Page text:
I constantly hear here the mantra, "Get rid of ALL words that aren't needed", but I don't think I've ever seen an example of how to do that, or what to look for.
An author asked me to give examples of how to restructure sentences. (If they were inclined to sarcasm they might have said, "Stop telling me, show me!" :-)
In truth, I had no idea how I did it. I selected some examples from their draft that looked like candidates for eliminating glue words, or just felt awkward. (I am inclined to sarcasm, and I had labelled some of them as 'atrocities'.)
I recorded my step-by-step thought processes as I reworked these examples. It was illuminating.
* I started by breaking up (sometimes consecutive) sentence(s) into a vertical list of the smallest possible fragments.
* I kept subject-verb(-objects) together, but sometimes needed to add implied subjects and/or verbs back in.
* I deleted conjunctions, articles, and words introducing descriptive phrases (e.g. as, like, who).
* I kept prepositions with their objects, but sometimes found one simple one word that could replace a phrase.
* I suppose I mentally put pronouns in brackets as potential targets as well
* I looked for repeated words and tested ways of joining them most economically. (these were not examples of parallel structures being used for style purposes.)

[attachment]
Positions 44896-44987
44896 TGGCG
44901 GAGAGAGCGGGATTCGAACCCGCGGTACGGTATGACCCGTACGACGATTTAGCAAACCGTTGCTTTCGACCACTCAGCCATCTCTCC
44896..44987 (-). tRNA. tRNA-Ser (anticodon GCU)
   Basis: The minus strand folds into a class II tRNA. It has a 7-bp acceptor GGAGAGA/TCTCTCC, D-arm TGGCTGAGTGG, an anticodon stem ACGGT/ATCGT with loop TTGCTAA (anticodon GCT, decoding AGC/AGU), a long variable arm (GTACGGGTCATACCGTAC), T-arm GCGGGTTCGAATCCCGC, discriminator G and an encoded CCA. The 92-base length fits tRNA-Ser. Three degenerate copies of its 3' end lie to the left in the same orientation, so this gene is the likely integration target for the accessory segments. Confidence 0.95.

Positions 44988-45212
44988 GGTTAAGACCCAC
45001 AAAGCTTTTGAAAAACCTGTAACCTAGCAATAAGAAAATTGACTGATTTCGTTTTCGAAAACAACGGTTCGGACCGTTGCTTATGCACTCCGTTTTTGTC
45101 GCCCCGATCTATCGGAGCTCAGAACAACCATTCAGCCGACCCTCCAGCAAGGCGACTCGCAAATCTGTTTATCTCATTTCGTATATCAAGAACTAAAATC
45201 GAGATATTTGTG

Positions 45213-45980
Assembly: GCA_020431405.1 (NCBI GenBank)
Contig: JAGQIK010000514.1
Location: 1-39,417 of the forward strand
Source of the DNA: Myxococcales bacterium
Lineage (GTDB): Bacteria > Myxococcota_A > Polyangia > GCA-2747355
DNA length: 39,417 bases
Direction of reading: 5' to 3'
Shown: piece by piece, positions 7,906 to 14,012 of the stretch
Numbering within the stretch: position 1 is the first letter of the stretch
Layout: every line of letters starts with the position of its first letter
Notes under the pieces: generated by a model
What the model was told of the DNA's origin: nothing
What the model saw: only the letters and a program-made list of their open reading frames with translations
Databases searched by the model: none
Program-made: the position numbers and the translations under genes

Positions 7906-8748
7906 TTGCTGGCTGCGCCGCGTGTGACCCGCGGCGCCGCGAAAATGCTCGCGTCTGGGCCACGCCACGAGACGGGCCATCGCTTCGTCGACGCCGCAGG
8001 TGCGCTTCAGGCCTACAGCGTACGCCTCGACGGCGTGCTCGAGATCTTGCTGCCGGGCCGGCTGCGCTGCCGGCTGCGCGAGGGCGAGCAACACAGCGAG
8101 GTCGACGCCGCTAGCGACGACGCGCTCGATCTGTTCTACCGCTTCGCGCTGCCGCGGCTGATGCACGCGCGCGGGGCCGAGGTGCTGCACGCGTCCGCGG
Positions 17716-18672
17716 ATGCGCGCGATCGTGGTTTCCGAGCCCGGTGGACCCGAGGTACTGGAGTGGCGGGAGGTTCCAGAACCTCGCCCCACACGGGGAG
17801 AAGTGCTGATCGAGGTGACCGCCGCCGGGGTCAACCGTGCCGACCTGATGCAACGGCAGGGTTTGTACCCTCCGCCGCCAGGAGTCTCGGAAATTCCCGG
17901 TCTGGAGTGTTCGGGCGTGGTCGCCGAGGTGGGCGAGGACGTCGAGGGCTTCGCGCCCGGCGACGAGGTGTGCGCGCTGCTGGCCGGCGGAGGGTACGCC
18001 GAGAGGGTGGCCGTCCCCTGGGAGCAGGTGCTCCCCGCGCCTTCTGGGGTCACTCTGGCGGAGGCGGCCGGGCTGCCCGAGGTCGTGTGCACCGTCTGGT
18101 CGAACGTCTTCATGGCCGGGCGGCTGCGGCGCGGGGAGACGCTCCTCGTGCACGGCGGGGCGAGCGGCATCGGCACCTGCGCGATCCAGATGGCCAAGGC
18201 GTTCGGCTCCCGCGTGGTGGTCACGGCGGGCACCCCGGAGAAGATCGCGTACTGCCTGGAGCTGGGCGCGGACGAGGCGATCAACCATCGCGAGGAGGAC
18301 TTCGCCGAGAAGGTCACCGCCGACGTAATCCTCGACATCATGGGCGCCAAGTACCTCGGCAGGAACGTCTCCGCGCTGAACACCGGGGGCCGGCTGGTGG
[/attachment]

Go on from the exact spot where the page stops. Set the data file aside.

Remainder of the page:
* I looked for phrases with the same subject and tried joining those too.
* I started with subject-verb phrases and tested ways of adding the IDEAS CONTAINED in the descriptive phrases.
There were several different things I found in my reconstructed sentences.
- Some had been written with an introductory adverbial clause. I found several where longish word adverbial clause were not needed when the right 1 or 2 words were placed in their appropriate position. This usually resulted in a sentences which FLOWED much more smoothly, even if the word count was similar. One started as four phrases, each 2 to 4 words long, and ended as a free flowing sentence except for one 3 word parenthetic phrase.
- The process made it starkly apparent that the only problem with one example was the first word 'as' was unnecessary. (By definition ?) the subjects of both clauses were the same subject. The usual form is then subject at the start, and replace the subject with 'and' before the second clause. The sentence was a suitable candidate for not doing that, but replacing the initial verb with an '-ing' form. That form gets rid of the 'and' before the second clause as well. This sentence was 'suitable' because the action in the second clause would be completed before the action in the first. There's another benefit from using an '-ing' verb - it can be useful to give the reader a break in the middle of a series of sentences beginning with the same pronoun.
- By far the greatest cuts in excess words were achieved by not repeating the same ideas in different words in descriptive phrases. It seems much easier to see and then think 'I do not need to bring that in' than deciding 'that can be deleted because it's superfluous. That's probably because the best way of expressing the idea was selected, and is now in its best position.
I doubt I will go into that detail very often, but there are times I just know a segment of writing could be made to flow a bit more easily, but cannot see what should be changed. That's when I might decide to pull it all apart, rebuild it, and see what the new version feels like. I would VERY MUCH APPRECIATE examples how others detect and go about getting rid of excess words when reviewing drafts.